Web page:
Captain Joseph Day
Captain Joseph Day was born in Buffalo, August 3, 1839, received his common-school education in the public schools of that city, and his early marine education on the Niagara river. His parents were both natives of France, the father, Peter Day, having been born in Alsace, and the mother, whose maiden name was Ann Barnard, in Lorraine. The father was a fisherman by occupation, and came to this country when he was about sixteen years of age, or in about the year 1825.
After Joseph Day left school he learned the machinist's trade at Pitts Agricultural Works, where he worked three years, and after that was employed in Frank Calligan's Steam Engine Works for about a year. From 1857 he fished more or less for about twenty-five years, and during that period was owner, master or engineer of the following named tugs and steamyachts that plied the waters of Niagara river and Buffalo harbor; Tug William A. Woods, steamyachts Hattie Brown, Eliza Fox, Sarah Day, Blanche Shelby, Mary Anne, Mary Day, George Stauber No. 1, and George Stauber No. 2, and Sprudel. He was master and owner of the latter during the season of 1896, having in tow the barge Fritz, and still owns both barge and yacht. In 1865 Mr. Day was on the tug Eliza Fox, at Saginaw, towing barges and rafts, and he has had pilot's papers for Buffalo harbor and Niagara river for twenty-one years.
Mr. Day was married January 1, 1860, to Sarah Crossley, whose father, Joseph Crossley, and four of her brothers were all blacksmiths by trade. They have the following named children: Charles J. Day, now (1898) aged twenty-three years, who was engineer of the State tug Queen City during the season of 1896; Joseph Day, Jr., aged thirty-three, chief engineer for W. W. Oliver on Niagara street; John Day, aged twenty-one, employed with his father; and Thomas Day, aged nineteen, employed in Pierce's Bicycle Works.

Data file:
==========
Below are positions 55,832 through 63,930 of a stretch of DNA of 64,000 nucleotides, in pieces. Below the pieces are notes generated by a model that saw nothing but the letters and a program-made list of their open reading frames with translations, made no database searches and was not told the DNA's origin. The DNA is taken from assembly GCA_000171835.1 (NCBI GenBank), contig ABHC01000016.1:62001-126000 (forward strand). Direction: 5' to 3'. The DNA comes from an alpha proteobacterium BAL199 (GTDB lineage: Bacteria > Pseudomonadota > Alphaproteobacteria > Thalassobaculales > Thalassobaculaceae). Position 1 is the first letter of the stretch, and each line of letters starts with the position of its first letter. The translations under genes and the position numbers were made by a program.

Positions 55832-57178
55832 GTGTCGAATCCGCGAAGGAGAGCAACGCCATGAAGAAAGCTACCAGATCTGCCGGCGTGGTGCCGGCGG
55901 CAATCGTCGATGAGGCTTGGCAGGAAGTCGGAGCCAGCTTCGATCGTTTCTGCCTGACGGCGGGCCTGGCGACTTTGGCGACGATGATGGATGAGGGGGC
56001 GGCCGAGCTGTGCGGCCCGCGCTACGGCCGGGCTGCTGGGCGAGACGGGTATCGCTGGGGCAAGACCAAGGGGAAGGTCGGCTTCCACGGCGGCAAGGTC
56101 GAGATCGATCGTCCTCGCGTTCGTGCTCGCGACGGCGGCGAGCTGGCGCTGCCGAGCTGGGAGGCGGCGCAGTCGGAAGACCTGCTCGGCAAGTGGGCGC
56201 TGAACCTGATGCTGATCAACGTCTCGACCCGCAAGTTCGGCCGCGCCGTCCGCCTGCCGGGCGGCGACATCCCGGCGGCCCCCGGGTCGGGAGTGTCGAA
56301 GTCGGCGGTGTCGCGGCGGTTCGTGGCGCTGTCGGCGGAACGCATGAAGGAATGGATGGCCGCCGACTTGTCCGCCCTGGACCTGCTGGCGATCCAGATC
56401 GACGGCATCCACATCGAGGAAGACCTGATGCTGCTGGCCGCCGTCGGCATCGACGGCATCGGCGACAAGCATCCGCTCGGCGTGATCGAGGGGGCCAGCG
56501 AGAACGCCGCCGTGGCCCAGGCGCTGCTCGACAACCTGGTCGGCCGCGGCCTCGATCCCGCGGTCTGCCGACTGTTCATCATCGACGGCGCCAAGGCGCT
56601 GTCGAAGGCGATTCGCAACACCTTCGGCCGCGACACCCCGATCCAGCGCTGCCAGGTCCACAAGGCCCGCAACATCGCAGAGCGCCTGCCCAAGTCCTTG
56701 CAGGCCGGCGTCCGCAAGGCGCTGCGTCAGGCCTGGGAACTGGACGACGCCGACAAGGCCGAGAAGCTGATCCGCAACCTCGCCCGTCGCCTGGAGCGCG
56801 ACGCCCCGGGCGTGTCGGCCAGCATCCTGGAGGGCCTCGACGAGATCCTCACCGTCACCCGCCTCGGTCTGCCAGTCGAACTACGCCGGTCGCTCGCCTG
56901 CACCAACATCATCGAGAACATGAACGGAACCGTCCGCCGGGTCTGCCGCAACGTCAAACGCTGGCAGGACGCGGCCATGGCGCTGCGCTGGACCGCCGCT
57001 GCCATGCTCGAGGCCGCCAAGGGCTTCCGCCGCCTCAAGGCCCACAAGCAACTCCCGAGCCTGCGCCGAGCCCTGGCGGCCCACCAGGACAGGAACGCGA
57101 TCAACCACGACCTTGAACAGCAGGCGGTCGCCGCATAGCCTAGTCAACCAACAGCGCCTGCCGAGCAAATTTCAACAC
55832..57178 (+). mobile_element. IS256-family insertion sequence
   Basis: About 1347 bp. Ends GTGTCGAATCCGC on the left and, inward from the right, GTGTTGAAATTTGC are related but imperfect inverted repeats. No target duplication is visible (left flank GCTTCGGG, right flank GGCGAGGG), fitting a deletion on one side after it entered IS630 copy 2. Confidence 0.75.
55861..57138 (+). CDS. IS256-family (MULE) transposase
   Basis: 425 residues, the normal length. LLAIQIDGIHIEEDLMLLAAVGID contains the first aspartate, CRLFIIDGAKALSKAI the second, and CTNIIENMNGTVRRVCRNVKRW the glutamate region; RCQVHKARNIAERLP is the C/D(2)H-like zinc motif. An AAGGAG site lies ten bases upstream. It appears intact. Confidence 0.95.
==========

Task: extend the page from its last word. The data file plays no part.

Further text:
Mr. Day recalled the Franklin as the first screw tug in existence in Buffalo harbor, she having been brought through the Erie canal by horses in 1845, and that the first screw tug was built by T. P. Burton, in 1846. Mr. Day remembers very well when, back in 1857, Kate, the sixteen-year old daughter of Jacob Schaefer, a resident of Grand Island, was wheelsman and engineer of the tug Relief, which plied between there and Buffalo. The tug was so constructed that the engine room and wheel house were combined about midship, and the girl was thus able to manipulate the wheel and handle the throttle while the father acted as fireman.
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This version of Volume II is based, with permission, on the work of the great volunteers at the Marine Captains Biographies site. To them goes the credit for reorganizing the content into some coherent order. The biographies in the original volume are in essentially random order.
Some of the transcription work was also done by Brendon Baillod, who maintains an excellent guide to Great Lakes Shipwreck Research.